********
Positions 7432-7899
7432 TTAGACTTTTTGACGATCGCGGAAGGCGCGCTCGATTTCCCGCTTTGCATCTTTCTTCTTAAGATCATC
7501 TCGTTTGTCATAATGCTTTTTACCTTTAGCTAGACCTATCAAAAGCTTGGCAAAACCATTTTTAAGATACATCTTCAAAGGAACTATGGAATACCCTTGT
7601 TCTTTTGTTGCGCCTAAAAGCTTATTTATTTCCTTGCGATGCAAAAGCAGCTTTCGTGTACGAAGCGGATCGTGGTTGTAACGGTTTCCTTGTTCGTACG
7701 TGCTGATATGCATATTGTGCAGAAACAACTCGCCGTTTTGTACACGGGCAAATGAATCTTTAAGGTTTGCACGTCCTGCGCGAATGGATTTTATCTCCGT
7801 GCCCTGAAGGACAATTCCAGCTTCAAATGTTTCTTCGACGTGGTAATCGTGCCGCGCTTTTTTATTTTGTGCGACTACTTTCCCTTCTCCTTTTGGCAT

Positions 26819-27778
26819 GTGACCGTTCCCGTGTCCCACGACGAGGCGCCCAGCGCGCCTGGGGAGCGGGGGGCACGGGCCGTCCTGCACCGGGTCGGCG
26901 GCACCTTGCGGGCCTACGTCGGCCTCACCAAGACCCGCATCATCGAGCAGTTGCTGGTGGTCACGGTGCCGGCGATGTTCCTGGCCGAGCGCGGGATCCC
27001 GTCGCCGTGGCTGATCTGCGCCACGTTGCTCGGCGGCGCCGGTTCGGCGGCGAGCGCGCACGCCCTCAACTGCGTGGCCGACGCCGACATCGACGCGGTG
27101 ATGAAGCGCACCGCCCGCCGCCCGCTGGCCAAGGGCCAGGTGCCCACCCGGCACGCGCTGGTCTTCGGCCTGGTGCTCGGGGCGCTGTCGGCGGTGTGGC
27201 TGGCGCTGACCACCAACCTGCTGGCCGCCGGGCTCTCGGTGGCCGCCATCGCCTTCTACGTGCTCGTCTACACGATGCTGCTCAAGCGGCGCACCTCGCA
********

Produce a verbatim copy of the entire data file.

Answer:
Positions 7432-7899
7432 TTAGACTTTTTGACGATCGCGGAAGGCGCGCTCGATTTCCCGCTTTGCATCTTTCTTCTTAAGATCATC
7501 TCGTTTGTCATAATGCTTTTTACCTTTAGCTAGACCTATCAAAAGCTTGGCAAAACCATTTTTAAGATACATCTTCAAAGGAACTATGGAATACCCTTGT
7601 TCTTTTGTTGCGCCTAAAAGCTTATTTATTTCCTTGCGATGCAAAAGCAGCTTTCGTGTACGAAGCGGATCGTGGTTGTAACGGTTTCCTTGTTCGTACG
7701 TGCTGATATGCATATTGTGCAGAAACAACTCGCCGTTTTGTACACGGGCAAATGAATCTTTAAGGTTTGCACGTCCTGCGCGAATGGATTTTATCTCCGT
7801 GCCCTGAAGGACAATTCCAGCTTCAAATGTTTCTTCGACGTGGTAATCGTGCCGCGCTTTTTTATTTTGTGCGACTACTTTCCCTTCTCCTTTTGGCAT

Positions 26819-27778
26819 GTGACCGTTCCCGTGTCCCACGACGAGGCGCCCAGCGCGCCTGGGGAGCGGGGGGCACGGGCCGTCCTGCACCGGGTCGGCG
26901 GCACCTTGCGGGCCTACGTCGGCCTCACCAAGACCCGCATCATCGAGCAGTTGCTGGTGGTCACGGTGCCGGCGATGTTCCTGGCCGAGCGCGGGATCCC
27001 GTCGCCGTGGCTGATCTGCGCCACGTTGCTCGGCGGCGCCGGTTCGGCGGCGAGCGCGCACGCCCTCAACTGCGTGGCCGACGCCGACATCGACGCGGTG
27101 ATGAAGCGCACCGCCCGCCGCCCGCTGGCCAAGGGCCAGGTGCCCACCCGGCACGCGCTGGTCTTCGGCCTGGTGCTCGGGGCGCTGTCGGCGGTGTGGC
27201 TGGCGCTGACCACCAACCTGCTGGCCGCCGGGCTCTCGGTGGCCGCCATCGCCTTCTACGTGCTCGTCTACACGATGCTGCTCAAGCGGCGCACCTCGCA